Priti Patel, Home Secretary has said that migrants who arrive in the UK by illegal routes will be indefinitely liable for removal.
According the the UN however, there is no blanket rule which bans asylum seekers from passing through safe countries to reach the UK, contrary to claims made by the home secretary as she recently unveiled punishing new immigration proposals.
Billed as the biggest overhaul of the UK’s asylum system in decades, Patel has pledged to remove people who enter the UK illegally having travelled through a ‘safe country’ in which they could and should have claimed asylum.
A spokesperson for the UNHCR which serves as the guardian of the 1951 convention relating to the status of refugees and its 1967 protocol, a piece of international legislation to which the UK is a party, said: “Anyone seeking asylum should be able to claim in their intended destination or another safe country”.
He went on to say that while it was correct that the convention did not provide “an unfettered right to choose a country of asylum” it does not “oblige asylum seekers to apply in the first safe country they encounter”. “Some claimants have very legitimate reasons to seek protection in specific countries, including family or other links”.
The spokesperson added: “An application for asylum from someone who has been through a country in which they would have had access to a fair procedure under the convention may be ruled inadmissible provided they are readmitted to that county and its asylum procedure and if there are not compelling reasons for that person to remain in their country of intended destination”.
Article 31 of the convention bans punishing refugees or asylum seekers if they come directly from a territory where they were threatened, present themselves without delay and have good reasons for entry. But it is not meant “to suggest that claims must be presented in the first country reached outside their own”.
“Travel is often circuitous, by land or sea, with possible interruptions for any number of reasons. Article 31 refers to refugees who had already settled in another country and then moved for personal convenience.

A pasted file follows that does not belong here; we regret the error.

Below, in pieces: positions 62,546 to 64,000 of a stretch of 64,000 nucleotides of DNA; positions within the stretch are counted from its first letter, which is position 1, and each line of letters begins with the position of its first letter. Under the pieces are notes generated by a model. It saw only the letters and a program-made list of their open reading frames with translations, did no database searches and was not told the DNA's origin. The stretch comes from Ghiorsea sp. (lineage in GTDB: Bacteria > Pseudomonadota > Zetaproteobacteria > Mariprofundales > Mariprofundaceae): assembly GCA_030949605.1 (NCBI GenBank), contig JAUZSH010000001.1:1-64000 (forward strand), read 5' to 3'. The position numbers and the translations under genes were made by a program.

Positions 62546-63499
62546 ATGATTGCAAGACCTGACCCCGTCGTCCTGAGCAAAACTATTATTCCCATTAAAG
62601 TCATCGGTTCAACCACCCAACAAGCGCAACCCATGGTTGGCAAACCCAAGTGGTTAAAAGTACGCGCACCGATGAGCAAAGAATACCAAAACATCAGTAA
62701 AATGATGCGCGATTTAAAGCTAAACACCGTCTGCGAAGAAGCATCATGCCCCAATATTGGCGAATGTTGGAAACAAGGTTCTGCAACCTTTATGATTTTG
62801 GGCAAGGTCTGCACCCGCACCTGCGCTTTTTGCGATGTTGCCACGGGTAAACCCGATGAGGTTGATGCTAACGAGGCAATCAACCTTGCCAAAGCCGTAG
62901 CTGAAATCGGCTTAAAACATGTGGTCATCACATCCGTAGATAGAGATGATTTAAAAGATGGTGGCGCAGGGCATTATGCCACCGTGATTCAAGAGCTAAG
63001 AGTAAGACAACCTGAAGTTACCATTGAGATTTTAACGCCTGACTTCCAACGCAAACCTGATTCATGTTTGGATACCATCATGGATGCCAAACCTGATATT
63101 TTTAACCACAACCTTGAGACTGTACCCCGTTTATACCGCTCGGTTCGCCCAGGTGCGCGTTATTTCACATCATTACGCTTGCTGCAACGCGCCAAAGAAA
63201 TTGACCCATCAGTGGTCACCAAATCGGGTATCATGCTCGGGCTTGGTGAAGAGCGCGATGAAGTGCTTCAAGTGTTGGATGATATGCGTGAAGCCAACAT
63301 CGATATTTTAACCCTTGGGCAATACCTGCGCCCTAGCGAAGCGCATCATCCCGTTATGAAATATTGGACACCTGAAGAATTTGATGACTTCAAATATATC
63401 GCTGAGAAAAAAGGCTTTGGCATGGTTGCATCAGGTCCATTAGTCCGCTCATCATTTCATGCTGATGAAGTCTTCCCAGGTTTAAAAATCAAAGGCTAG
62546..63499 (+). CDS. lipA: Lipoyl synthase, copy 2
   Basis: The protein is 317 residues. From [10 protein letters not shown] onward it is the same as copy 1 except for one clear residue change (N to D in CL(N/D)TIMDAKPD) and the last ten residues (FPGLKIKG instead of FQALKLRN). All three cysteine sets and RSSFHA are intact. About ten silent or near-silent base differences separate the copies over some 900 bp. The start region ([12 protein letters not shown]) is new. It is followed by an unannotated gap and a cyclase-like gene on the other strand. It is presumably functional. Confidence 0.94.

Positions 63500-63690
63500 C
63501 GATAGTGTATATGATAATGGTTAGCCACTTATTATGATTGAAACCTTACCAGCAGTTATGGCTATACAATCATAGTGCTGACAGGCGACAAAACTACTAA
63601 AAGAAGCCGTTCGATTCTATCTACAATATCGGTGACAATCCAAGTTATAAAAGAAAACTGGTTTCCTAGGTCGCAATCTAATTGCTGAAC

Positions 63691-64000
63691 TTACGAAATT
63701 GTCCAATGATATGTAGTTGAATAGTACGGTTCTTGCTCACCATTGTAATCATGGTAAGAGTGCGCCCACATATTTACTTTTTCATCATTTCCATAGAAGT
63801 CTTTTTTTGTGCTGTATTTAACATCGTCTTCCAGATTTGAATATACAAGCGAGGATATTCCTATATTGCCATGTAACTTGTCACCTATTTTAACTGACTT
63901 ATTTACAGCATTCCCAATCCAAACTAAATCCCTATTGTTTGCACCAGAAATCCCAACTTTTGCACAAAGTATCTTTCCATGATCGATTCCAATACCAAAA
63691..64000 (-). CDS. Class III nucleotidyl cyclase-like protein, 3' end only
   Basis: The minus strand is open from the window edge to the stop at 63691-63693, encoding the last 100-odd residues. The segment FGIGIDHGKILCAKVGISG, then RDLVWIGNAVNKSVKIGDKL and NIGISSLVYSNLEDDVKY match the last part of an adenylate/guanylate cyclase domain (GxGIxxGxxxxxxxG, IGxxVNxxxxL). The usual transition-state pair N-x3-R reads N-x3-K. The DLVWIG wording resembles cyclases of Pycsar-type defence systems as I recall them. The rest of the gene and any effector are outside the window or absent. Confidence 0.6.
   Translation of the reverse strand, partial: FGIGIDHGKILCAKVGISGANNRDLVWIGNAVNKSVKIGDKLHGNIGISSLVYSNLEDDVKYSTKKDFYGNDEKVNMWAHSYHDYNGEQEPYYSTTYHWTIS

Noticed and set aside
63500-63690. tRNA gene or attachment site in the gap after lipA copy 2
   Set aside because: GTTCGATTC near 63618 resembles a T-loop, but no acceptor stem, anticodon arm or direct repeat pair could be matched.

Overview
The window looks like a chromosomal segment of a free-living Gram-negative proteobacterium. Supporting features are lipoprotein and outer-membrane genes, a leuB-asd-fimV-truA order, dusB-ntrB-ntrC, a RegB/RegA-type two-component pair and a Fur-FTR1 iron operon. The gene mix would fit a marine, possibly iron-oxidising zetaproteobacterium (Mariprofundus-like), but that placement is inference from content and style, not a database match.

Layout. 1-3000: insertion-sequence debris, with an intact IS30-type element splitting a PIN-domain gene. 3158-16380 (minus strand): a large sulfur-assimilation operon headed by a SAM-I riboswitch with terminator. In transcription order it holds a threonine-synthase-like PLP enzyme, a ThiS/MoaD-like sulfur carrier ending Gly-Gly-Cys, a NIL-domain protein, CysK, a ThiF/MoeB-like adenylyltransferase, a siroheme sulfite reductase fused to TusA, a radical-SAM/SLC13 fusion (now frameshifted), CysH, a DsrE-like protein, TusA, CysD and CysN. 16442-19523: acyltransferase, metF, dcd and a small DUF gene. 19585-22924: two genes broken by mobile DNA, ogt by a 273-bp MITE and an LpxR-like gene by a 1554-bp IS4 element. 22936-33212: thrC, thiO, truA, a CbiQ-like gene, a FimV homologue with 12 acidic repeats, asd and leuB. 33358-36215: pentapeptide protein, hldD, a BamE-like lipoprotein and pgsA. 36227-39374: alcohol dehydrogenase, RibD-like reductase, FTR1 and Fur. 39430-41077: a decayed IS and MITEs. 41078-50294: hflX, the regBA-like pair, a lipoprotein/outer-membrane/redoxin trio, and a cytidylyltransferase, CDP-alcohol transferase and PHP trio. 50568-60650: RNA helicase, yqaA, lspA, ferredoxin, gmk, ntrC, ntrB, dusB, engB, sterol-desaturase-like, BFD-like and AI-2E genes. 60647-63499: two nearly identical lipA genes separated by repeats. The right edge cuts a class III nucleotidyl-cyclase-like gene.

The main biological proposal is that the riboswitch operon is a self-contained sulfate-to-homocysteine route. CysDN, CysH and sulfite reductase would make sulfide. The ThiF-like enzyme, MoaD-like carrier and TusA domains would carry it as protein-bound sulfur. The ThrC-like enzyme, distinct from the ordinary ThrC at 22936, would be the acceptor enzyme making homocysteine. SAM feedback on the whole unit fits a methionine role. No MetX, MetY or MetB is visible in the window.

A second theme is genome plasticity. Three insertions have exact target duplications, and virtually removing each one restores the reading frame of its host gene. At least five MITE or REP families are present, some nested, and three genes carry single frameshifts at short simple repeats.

Priti Patel insists that her proposals are in line with the refugee convention, international law and the European convention on human rights. She said the government intended to “expand safe and legal route options” to create “the right pathway for them to come to the UK and be resettled and start a new life here”, however, she did not provide any detail.
Patel’s plans mean anyone arriving illegally will be further punished with limited family reunion rights and limited access to benefits.
It was reported, this week, that migrants who come to the UK through a safe and legal resettlement route, conversely, will get indefinite leave to remain immediately upon arriving in the UK under the plans.
Resettled refugees can stay in the UK for five years, under current laws, after which they must apply again for indefinite leave to remain.
Priti Patel was asked whether it was fair to discriminate against those who arrive illegally but have a perfectly good case for asylum. She said: “They will also have a perfectly acceptable case to be given asylum in safe countries they have travelled from, such as Italy and Belgium, these are not war zones but safe countries”. She added that the current approach was “playing into the hands of people smugglers and criminals”.
When asked whether she had managed to agree on any returns deals with EU countries to make her new asylum plans work, Patel said the UK was “in discussions” and that EU states should agree to such deals because they had a “moral duty”. She said: “We are speaking to EU member states right now and having negotiations. They have a moral duty to save lives and stop people being trafficked through their countries”.
Priti Patel responded to criticism from the British Red Cross that her new system was “inhumane”. She said: “What is inhumane is allowing people to be smuggled through illegal migration, and that is what we want to stop.
The Red Cross, the UNHCR and other agencies, they are partner organisation, we will work with them to create safe and legal routes so we can stop this terrible, terrible trade in people being smuggled”.
A Home Office spokesperson said: “Our New Plan for Immigration is in line with international obligations including the Refugee Convention. To suggest otherwise is wrong. Our new system will ensure those with genuine need can get support, rather than favouring those who can afford to pay people smugglers”.